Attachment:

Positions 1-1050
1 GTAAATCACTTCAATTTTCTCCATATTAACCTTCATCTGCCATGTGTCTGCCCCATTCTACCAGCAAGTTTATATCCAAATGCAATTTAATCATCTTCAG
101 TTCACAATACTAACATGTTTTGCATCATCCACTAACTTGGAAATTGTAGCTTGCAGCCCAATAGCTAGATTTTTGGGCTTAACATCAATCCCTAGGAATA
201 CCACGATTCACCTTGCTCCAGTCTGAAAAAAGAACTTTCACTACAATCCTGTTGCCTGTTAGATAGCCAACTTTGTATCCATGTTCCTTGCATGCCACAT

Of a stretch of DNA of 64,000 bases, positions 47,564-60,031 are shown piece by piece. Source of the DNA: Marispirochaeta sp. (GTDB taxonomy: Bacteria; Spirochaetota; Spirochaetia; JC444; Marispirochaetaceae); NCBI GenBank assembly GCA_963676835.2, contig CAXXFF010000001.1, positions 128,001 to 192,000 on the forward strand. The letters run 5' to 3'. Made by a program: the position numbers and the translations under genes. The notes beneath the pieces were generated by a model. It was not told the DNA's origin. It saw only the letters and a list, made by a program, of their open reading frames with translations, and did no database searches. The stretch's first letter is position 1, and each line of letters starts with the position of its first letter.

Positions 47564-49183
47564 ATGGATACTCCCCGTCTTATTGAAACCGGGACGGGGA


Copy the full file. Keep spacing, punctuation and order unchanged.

Positions 1-1050
1 GTAAATCACTTCAATTTTCTCCATATTAACCTTCATCTGCCATGTGTCTGCCCCATTCTACCAGCAAGTTTATATCCAAATGCAATTTAATCATCTTCAG
101 TTCACAATACTAACATGTTTTGCATCATCCACTAACTTGGAAATTGTAGCTTGCAGCCCAATAGCTAGATTTTTGGGCTTAACATCAATCCCTAGGAATA
201 CCACGATTCACCTTGCTCCAGTCTGAAAAAAGAACTTTCACTACAATCCTGTTGCCTGTTAGATAGCCAACTTTGTATCCATGTTCCTTGCATGCCACAT

Of a stretch of DNA of 64,000 bases, positions 47,564-60,031 are shown piece by piece. Source of the DNA: Marispirochaeta sp. (GTDB taxonomy: Bacteria; Spirochaetota; Spirochaetia; JC444; Marispirochaetaceae); NCBI GenBank assembly GCA_963676835.2, contig CAXXFF010000001.1, positions 128,001 to 192,000 on the forward strand. The letters run 5' to 3'. Made by a program: the position numbers and the translations under genes. The notes beneath the pieces were generated by a model. It was not told the DNA's origin. It saw only the letters and a list, made by a program, of their open reading frames with translations, and did no database searches. The stretch's first letter is position 1, and each line of letters starts with the position of its first letter.

Positions 47564-49183
47564 ATGGATACTCCCCGTCTTATTGAAACCGGGACGGGGA